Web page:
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Allergic Reactions: Hives (Urticaria) and Swelling of the Face (Angioedema)

Posted on October 5, 2012 at 2:35 AM

Hives (urticaria) and a swollen face (angioedema) are typical hypersensitivity (or allergic) reactions to drugs, chemicals, something eaten, or even sunlight.        

What are the symptoms of hives and angioedema?

In hives, small bumps occur within the skin. Often, the hair will stand up over these swellings. Sometimes, they itch. In angioedema, we see swelling of the face, especially the muzzle and around the eyes. Sometimes, the swelling is so severe, the dog cannot open his eyes. Angioedema often results in itching. Facial swelling and hives generally develop within 20 minutes of being exposed to the allergen (substance to which the animal is allergic).

In general, these types of allergic reactions are not life-threatening and will go away by themselves. Rarely, the swelling in angioedema can affect the throat and make breathing difficult. A more severe allergic reaction, called anaphylaxis, is life-threatening, and requires immediate veterinary attention.

How are hives and a swollen face treated?

Antihistamines are generally the best treatment for angioedema and hives. If severe, steroids are sometimes given. If respiration is affected, epinephrine is administered. If your dog has hives or a swollen face, contact your veterinarian, who will advise you about the proper treatment.

Can hives and angioedema be prevented?

In general, there is no way to predict which animals may develop hives or angioedema as a result of exposure to a certain substance. If a dog has already had an allergic reaction, such as anaphylaxis, angioedema or hives, to a substance, the substance should be avoided. If your dog has ever had a reaction to a vaccine or medication, be sure your veterinarian knows and the information is placed in your dog's medical record.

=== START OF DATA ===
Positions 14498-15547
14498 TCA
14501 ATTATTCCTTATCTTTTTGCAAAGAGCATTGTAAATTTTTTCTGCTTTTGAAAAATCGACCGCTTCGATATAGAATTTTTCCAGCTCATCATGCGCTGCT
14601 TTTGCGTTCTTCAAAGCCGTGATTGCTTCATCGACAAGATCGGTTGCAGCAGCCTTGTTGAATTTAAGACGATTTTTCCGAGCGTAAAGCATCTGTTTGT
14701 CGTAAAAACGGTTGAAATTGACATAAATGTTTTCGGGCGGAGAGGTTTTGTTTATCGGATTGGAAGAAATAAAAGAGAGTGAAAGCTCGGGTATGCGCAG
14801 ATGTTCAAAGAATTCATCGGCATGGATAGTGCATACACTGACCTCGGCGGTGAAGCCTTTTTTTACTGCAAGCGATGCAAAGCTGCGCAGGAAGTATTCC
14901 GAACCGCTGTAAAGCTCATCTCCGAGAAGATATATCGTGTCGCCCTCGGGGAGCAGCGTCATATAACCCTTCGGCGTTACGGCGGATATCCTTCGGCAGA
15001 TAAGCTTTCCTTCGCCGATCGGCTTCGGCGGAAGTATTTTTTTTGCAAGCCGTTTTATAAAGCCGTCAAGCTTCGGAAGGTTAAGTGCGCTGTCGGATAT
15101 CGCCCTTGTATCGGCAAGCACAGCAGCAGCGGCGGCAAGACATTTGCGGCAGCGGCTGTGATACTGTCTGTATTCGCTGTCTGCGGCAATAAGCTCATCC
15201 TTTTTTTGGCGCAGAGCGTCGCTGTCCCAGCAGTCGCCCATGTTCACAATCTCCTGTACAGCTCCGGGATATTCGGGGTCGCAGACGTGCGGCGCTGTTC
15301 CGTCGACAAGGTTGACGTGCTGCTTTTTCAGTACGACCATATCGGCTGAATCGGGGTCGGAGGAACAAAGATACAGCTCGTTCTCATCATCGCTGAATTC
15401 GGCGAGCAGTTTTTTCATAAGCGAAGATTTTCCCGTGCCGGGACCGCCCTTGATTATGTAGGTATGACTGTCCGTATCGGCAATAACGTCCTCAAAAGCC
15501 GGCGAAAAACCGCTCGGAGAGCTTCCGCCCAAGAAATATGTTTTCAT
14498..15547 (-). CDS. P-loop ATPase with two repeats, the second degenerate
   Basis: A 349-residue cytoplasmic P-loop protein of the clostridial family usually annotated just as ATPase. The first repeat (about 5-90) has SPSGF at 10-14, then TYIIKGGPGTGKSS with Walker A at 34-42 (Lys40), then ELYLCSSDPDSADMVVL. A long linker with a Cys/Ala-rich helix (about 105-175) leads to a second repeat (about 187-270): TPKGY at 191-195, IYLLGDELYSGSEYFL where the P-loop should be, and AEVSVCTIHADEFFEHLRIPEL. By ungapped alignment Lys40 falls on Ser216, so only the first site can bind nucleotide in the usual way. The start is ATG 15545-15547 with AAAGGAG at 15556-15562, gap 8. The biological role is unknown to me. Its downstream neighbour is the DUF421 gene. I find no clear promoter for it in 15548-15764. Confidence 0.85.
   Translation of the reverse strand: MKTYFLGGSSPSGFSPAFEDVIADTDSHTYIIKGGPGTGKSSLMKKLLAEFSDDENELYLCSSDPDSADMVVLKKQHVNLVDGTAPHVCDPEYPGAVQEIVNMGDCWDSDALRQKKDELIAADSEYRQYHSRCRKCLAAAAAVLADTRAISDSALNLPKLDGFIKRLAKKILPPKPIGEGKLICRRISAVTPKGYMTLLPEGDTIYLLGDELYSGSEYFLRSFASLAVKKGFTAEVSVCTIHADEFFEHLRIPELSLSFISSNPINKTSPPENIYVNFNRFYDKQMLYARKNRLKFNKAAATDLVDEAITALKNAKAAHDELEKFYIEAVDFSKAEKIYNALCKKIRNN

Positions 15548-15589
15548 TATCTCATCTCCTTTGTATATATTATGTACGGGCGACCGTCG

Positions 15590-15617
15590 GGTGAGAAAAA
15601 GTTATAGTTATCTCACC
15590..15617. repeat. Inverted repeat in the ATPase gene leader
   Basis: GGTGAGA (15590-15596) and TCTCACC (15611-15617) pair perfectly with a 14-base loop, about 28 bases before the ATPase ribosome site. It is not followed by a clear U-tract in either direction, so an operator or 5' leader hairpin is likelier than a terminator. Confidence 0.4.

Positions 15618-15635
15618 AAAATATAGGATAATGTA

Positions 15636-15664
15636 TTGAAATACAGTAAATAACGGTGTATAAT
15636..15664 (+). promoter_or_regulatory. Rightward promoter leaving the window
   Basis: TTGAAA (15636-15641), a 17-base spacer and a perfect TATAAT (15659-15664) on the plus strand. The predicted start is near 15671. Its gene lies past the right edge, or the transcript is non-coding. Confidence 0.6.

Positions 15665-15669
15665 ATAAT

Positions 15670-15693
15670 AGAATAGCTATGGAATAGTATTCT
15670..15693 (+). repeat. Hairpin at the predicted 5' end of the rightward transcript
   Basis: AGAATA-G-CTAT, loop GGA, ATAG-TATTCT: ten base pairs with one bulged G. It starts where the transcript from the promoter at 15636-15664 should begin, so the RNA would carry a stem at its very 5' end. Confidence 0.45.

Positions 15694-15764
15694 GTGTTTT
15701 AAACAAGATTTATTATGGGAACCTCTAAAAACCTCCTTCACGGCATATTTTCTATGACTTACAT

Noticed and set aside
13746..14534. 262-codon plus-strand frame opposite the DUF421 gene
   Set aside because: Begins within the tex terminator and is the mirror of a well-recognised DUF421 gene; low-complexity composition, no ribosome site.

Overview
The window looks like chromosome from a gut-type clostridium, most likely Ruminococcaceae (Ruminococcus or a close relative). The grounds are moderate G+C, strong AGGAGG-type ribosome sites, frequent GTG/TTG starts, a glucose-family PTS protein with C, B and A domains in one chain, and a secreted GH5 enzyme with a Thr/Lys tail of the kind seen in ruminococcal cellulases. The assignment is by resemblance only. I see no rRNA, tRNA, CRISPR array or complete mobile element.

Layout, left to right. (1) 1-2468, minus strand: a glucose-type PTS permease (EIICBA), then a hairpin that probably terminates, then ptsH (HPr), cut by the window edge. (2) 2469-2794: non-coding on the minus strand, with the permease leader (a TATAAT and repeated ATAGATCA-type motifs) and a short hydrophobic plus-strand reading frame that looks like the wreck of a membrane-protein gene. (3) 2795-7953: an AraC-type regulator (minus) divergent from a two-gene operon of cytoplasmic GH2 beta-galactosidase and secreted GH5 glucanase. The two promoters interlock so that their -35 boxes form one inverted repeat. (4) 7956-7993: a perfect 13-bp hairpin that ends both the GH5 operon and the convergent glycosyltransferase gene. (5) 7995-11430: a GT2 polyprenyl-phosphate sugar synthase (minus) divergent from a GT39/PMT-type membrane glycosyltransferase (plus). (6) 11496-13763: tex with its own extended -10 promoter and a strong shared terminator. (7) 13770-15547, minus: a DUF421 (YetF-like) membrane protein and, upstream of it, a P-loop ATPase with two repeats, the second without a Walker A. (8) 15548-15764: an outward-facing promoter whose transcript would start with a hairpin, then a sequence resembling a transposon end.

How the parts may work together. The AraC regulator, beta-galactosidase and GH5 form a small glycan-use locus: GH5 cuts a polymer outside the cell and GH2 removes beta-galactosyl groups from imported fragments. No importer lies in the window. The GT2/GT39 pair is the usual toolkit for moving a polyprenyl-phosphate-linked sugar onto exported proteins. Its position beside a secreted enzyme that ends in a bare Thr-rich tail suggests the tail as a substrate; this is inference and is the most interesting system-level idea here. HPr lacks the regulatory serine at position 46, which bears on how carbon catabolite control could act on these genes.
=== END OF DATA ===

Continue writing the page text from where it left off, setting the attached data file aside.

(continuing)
If your dog has ever had an allergic reaction to a vaccine, subsequent vaccinations should be given by your veterinarian. Your veterinarian will probably administer an antihistamine prior to vaccination and have you remain in the office for 20-30 minutes after the vaccination, so you are right there if your pet has a reaction. In some cases, certain vaccines may be excluded from your dog's vaccination regimen, or a different type of vaccine will be used.

Many vaccines contain antibiotics as preservatives. If your dog is allergic to an antibiotic, be sure to check all vaccines for the presence of that antibiotic before use.

If your dog has developed hives or a swollen face from an insect bite, you may want to discuss various options with your veterinarian. Your veterinarian may give you a prescription for an 'epi-pen.' An 'epi-pen' is a special syringe and needle filled with a single dose of epinephrine. If your pet has an anaphylactic reaction or severe angioedema, inject the epinephrine using the 'epi-pen' and seek emergency veterinary assistance immediately. Be sure to take the 'epi-pen' with you on any trips or hikes.


Veterinary & Aquatic Services Department, Drs. Foster & Smith

Categories: Allergies in dogs

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